The Kate Morton Collection

I take a look at books by Australian author Kate Morton.

Having just finished reading ‘The Distant Hours’ by Kate Morton I decided to write a blog looking at her work. ‘The Distant Hours’ was the third novel by Morton that I had read, having picked up ‘The House at Riverton’ when it was a Richard & Judy book club pick. You can read more about their current book club picks here.

Currently Morton has released 5 novels, the latest being ‘The Lake House’ released in October 2015. I take a look at each of her titles.

The House at Riverton (also titled The Shifting Fog)

The House at Riverton.jpg
‘The House at Riverton’ by Kate Morton©

This is the novel I picked up when it was part of the Richard and Judy book club and the first Kate Morton novel I read. It flicks between past and present throughout the novel and can get confusing at times remember who is who, but it is a really enjoyable read and full of mystery until the last few pages!

During the summer of 1924 at a glittering Society party a young poet takes his life, the only witnesses, sisters Hannah and Emmeline Hartford, will never speak to each other again.

Forward to the winter of 1999, Grace Bradley aged 98 and a onetime housemaid of Riverton Manor is visited by a young director making a film about the suicide at the party. She tells of the secret that history has forgotten but she never has.

I love the twists in this story and like all her other novels, the way in which the story is told keeps you hooked!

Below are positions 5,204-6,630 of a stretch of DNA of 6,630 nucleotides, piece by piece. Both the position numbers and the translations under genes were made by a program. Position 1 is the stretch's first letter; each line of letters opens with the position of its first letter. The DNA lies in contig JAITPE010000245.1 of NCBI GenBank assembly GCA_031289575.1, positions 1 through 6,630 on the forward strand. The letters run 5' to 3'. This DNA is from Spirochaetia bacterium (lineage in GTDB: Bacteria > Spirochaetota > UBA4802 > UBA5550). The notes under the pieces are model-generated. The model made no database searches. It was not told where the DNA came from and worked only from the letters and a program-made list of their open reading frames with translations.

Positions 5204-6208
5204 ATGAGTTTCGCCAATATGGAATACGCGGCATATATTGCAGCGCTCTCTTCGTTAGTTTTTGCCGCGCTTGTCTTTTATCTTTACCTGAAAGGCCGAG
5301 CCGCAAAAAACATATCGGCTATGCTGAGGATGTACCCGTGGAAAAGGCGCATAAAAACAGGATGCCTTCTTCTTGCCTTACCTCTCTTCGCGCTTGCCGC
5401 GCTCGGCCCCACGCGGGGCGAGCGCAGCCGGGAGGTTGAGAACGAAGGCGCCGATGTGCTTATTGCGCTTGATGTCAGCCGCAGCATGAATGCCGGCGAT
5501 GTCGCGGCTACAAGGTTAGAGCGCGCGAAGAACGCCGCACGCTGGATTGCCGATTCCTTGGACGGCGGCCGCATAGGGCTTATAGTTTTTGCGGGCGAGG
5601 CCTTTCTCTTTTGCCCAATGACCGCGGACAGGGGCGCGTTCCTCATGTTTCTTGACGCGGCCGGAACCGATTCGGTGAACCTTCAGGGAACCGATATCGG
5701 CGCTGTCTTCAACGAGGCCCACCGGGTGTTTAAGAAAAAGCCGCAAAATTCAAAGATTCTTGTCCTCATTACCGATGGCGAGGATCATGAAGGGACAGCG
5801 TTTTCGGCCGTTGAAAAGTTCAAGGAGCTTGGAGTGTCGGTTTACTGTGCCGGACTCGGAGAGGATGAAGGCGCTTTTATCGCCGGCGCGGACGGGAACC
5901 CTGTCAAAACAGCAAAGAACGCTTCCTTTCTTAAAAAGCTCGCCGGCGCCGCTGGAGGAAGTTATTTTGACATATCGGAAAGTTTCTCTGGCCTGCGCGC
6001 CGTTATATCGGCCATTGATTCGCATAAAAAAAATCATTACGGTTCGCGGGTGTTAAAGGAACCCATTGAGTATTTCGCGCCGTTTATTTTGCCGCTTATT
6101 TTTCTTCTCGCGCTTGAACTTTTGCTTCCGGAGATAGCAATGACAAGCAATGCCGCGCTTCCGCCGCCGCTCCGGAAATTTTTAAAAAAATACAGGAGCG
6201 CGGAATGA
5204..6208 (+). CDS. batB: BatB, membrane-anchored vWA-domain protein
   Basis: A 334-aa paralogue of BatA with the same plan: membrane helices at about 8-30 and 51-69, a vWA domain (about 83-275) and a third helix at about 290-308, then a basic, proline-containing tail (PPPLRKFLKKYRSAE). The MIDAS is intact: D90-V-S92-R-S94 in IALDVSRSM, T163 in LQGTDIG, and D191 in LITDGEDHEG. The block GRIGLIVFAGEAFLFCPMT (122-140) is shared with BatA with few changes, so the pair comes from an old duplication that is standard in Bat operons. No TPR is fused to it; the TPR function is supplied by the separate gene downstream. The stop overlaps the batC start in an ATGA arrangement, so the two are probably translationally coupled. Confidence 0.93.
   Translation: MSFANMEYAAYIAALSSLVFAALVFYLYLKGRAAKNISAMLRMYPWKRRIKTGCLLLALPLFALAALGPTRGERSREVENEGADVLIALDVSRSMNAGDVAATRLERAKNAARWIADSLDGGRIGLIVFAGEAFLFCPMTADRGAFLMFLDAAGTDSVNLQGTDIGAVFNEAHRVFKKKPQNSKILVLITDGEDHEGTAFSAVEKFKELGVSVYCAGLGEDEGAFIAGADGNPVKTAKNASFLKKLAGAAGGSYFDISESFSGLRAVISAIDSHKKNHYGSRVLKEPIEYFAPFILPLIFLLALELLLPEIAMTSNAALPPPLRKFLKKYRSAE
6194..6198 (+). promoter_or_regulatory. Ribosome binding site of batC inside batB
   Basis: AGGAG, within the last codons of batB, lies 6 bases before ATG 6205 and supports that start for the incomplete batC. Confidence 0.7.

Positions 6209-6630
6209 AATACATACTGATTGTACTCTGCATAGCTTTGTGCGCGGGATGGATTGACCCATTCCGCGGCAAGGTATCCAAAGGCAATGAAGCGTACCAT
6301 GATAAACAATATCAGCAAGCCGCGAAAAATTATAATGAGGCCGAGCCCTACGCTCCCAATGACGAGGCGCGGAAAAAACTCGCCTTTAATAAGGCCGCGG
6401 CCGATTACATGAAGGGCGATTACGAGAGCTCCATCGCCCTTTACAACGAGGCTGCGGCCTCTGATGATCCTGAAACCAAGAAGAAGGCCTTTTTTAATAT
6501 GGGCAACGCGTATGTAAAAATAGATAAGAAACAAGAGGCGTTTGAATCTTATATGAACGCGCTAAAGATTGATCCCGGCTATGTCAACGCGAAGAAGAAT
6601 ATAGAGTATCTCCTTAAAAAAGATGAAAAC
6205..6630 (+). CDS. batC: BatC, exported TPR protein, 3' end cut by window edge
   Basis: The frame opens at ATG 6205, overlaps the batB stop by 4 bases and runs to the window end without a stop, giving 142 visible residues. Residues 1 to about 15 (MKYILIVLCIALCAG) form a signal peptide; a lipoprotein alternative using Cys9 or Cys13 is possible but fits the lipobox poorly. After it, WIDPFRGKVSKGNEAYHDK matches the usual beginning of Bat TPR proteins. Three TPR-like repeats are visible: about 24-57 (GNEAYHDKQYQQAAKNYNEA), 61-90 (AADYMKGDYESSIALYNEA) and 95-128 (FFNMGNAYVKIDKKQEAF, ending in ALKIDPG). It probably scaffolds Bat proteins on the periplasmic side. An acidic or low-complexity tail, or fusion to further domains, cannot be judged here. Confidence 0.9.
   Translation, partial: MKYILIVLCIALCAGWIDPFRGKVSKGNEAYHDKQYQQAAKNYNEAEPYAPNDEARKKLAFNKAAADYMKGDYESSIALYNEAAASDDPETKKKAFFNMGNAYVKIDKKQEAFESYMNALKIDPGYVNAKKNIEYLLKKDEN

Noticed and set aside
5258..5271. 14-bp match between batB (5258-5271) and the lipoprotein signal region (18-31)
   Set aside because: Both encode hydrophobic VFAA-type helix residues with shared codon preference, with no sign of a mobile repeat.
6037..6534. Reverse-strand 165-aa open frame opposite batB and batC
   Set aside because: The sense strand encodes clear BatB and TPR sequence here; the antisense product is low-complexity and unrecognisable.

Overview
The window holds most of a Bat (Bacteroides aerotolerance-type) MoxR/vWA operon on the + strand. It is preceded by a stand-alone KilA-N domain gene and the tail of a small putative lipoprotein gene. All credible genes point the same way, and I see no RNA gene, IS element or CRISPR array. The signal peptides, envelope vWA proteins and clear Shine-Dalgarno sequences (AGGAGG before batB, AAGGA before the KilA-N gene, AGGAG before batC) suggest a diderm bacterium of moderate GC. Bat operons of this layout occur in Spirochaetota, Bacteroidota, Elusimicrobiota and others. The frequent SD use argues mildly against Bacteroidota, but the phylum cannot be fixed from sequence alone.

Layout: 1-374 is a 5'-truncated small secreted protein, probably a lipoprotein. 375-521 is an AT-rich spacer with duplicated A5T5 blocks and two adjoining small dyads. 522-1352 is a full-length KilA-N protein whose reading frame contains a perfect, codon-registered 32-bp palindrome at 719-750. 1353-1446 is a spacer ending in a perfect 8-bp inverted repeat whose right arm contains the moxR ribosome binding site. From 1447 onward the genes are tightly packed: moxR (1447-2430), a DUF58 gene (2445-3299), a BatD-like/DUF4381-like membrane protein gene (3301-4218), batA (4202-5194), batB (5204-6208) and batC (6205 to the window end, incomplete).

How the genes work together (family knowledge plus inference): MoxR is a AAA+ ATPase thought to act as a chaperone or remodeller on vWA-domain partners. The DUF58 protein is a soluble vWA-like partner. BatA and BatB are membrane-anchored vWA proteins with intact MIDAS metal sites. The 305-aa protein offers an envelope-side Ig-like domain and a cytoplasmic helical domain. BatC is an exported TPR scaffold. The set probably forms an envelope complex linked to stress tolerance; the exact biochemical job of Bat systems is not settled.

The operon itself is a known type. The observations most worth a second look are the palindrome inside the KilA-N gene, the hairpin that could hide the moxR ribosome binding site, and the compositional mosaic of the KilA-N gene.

The Forgotten Garden

The Forgotten Garden
‘The Forgotten Garden’ by Kate Morton©

This is one of the novels that I am yet to read, I’m waiting for it to appear in my local library. The blurbs tells of a little girl who is found abandoned on a ship to Australia, on the eve of the First World War. The women who has promised to look after her has disappeared without a trace.

On the night of her twenty-first birthday, Nell O’Connor learns a secret that will change her life forever. Decades later, she embarks upon a search for the truth that leads her to the windswept Cornish coast and the strange and beautiful Blackhurst Manor, once owned by the aristocratic Mountrachet family.

After Nell’s death, her grand-daughter, Cassandra, comes into an unexpected inheritance. Cliff Cottage and its forgotten garden are notorious amongst the Cornish locals for the secrets they hold – secrets about the doomed Mountrachet family and their ward Eliza Makepeace, a writer of dark Victorian fairy tales. It is here that Cassandra will finally uncover the truth about the family, and solve the century-old mystery of a little girl lost.

I think this one sounds so good! I love that Kate Morton novels all have some sort of link to Cornwall and grand manor houses, it makes them very voyeuristic and enjoyable for me.

The Distant Hours

The Distant Hours
‘The Distant Hours’ by Kate Morton©

The novel that I have just finished reading, although I didn’t enjoy it as much as ‘The Lake House’ it is still a good book. It tells the story of Edie, who has never been close to her mother but when a long-lost letter arrives with the return address to a Castle in Kent, Edie begins to suspect that her mother’s emotional distance masks an old secret.